External works and ancillary buildings (such as garages) are surely the most overlooked of all the costs on a home building project. These elements are frequently under-budgeted in the first place, plus people’s cash streams are often depleted by the time it comes to getting the landscaping done.
In fairness, if you’re taking a long-term approach then it’s often the right choice to allocate the vast majority of your funds to the principal house. But if you want to finish, move in and immediately enjoy your new home’s facilities to the fullest, then you should make a concerted effort to preserve your external works budget. And bear in mind, this stage of your project is likely to cost more than you think.
Building a typical garage
A detached double garage, built in matching bricks and tiles to the main house, may well cost you upwards of £18,000, as per the 'cost guide' table below.
Typical 36m2 Double Garage
|Trench fill foundations||£2,520|
|Lightly reinforced ground-bearing slab and backfill||£2,700|
|External walls, piers, steelwork and lintels||£3,900|
|Roof covering (felt, battens and tiles)||£1,260|
|Carpentry (soffits, fascia, barge board and gable claddings)||£1,350|
|Garage doors, access door and window||£3,000|
|Extras (decoration, security etc)||£500|
|Total cost for double garage||£18,620|
These costs are based on a specification that includes basic dimensions of 6m (wide) x 6m (deep) x 2.5m (high), a shallow pitched (25°) concrete tiled roof, half brick-thick external walls with brick piers, a simple ground floor slab and trench fill foundations (to a standard 1m depth). The breakdown also assumes two single garage doors, a personal door and window, simple electrical supply and some rainwater drainage.
It’s easy to see how this specification could be increased by changing the external walls to cavity construction, adding some insulation, sealing the floor, raising the roof pitch, including a smarter roof covering, adding some cold water plumbing etc. Many people would consider these quite normal requirements for a modern garage – and they could easily see the price escalate to £25,000 plus.
What’s more, the costs above are given on the basis of you project managing the build (pulling all of the trades together yourselves). If you leave it to a main contractor, you’ll need to add a management fee on top. In addition, don’t forget to add VAT if your project doesn’t qualify for a zero rated status (for example if you’re adding an outbuilding to an existing property, rather than creating a new home from scratch).
With a new build or major refurbishment project, some folks sensibly get their garages built first on site. This not only helps you to erect the structure to the original budget, but the building will also make fabulous dry storage facilities for many of your other materials throughout the project. It could also serve as an area for temporary site office functions. It all really depends on the project’s logistics and how much access space there will still be once the garage has been built.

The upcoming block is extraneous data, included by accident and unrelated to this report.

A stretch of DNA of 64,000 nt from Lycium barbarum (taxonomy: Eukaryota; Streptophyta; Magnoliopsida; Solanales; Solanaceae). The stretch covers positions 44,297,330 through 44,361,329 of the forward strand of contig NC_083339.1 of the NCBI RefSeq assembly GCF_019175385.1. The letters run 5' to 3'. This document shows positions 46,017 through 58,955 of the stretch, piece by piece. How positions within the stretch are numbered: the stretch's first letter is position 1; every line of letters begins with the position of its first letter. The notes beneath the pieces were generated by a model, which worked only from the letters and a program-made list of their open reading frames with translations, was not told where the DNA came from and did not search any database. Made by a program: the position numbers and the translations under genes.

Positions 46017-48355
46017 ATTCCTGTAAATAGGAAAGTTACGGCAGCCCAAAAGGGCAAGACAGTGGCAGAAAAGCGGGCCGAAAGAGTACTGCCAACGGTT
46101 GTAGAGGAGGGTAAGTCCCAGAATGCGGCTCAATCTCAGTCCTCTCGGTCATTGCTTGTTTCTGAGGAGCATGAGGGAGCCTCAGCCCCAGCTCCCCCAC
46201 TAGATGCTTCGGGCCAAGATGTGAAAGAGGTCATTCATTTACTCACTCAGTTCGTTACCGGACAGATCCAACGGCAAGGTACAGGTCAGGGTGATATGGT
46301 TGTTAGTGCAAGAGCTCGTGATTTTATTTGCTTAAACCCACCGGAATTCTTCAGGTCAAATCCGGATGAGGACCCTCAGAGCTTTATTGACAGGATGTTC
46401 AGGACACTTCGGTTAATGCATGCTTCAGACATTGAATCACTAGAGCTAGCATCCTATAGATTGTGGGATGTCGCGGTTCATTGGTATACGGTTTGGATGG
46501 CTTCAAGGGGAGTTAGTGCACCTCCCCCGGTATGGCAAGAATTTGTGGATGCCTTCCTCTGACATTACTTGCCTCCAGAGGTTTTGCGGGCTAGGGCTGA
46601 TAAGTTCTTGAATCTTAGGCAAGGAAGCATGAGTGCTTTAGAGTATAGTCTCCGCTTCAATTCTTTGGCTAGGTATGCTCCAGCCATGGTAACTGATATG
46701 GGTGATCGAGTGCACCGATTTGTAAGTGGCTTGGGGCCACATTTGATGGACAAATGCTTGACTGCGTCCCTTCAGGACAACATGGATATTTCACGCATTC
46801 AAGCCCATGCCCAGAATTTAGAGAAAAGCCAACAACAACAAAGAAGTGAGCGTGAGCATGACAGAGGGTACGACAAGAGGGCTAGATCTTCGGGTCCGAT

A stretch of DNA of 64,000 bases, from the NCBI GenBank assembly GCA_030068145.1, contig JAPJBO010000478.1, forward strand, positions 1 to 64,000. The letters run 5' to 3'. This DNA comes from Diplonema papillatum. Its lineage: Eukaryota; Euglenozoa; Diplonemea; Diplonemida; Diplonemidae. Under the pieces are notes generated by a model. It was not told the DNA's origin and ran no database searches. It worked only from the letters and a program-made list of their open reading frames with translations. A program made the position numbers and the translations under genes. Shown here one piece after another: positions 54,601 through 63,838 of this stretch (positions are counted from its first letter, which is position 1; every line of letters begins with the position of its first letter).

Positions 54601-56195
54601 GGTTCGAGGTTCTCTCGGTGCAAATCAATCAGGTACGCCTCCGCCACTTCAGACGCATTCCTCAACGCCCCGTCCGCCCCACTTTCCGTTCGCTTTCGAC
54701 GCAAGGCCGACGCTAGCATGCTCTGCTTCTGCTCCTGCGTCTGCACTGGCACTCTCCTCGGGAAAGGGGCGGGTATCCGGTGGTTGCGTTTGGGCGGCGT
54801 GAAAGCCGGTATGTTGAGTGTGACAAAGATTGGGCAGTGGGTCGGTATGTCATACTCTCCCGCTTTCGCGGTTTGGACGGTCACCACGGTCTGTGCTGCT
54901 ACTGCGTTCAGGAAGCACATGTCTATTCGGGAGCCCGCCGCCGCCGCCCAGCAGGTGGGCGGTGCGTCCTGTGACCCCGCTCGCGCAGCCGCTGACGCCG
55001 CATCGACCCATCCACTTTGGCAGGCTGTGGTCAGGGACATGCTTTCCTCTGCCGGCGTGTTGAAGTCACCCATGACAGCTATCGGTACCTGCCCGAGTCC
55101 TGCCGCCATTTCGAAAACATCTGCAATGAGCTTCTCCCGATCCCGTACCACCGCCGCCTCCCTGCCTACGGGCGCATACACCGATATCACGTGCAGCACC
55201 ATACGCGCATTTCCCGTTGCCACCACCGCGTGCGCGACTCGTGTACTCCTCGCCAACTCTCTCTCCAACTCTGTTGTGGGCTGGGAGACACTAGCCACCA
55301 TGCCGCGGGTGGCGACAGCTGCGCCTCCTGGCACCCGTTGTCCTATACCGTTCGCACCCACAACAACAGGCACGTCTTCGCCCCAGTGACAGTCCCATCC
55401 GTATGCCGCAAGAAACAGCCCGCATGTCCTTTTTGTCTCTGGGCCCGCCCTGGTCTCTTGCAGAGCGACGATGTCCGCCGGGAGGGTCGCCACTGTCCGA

Depending on the prevailing soil conditions on site, your driveway will need a proper specification in order to take all reasonable vehicle loads, effectively shed surface water and prevent local settlement and surface erosion.
Unless you’re building on exposed bedrock, some excavation for reduced levels (digging down around 250-300mm), geotextile membranes and filling with compacted hard-core will be necessary. This ground work will come in at about £18-£20 per m2. Thereafter, the choice of topping and finishes is up to you.
Concrete edgings set in lean-mix concrete can look neat and, in some cases, will be essential to stop the spread of your finishing material. Budget around £10-£12 per linear metre for this. Pea shingle (gravel) will be the cheapest surface option. It can easily be spread yourself and could cost as little at £4 per m2 depending on the thickness you choose.
Moving up the scale, tarmac is best built up in layers of circa 40mm thicknesses, with larger aggregate being used for the base course. Each layer will be circa £15 per m2 upwards and two well-compacted coats will always deliver a better result than one.
Concrete block paving is a popular choice. Prices start from about £28 per m2 for a typical installation loose-laid on a 50mm sharp sand blinding layer with fine sand brushed between the joints. This can rise to circa £35-£40 per m2 for coloured varieties laid in a herringbone (or similarly decorative) pattern.
Whatever covering you choose, it’s important to be clear about how your surface water will be managed either through a porous paved option, traditional gullies or some of the more sophisticated attenuation systems, all of which can only be priced once you’ve decided your final details.
Premiums will, of course, apply to small or complex areas. If you are going to need a builder to coordinate all of the above for you then you must allow for their management, overheads and profit on top.
First published: February 2014 Author: Tim Doherty
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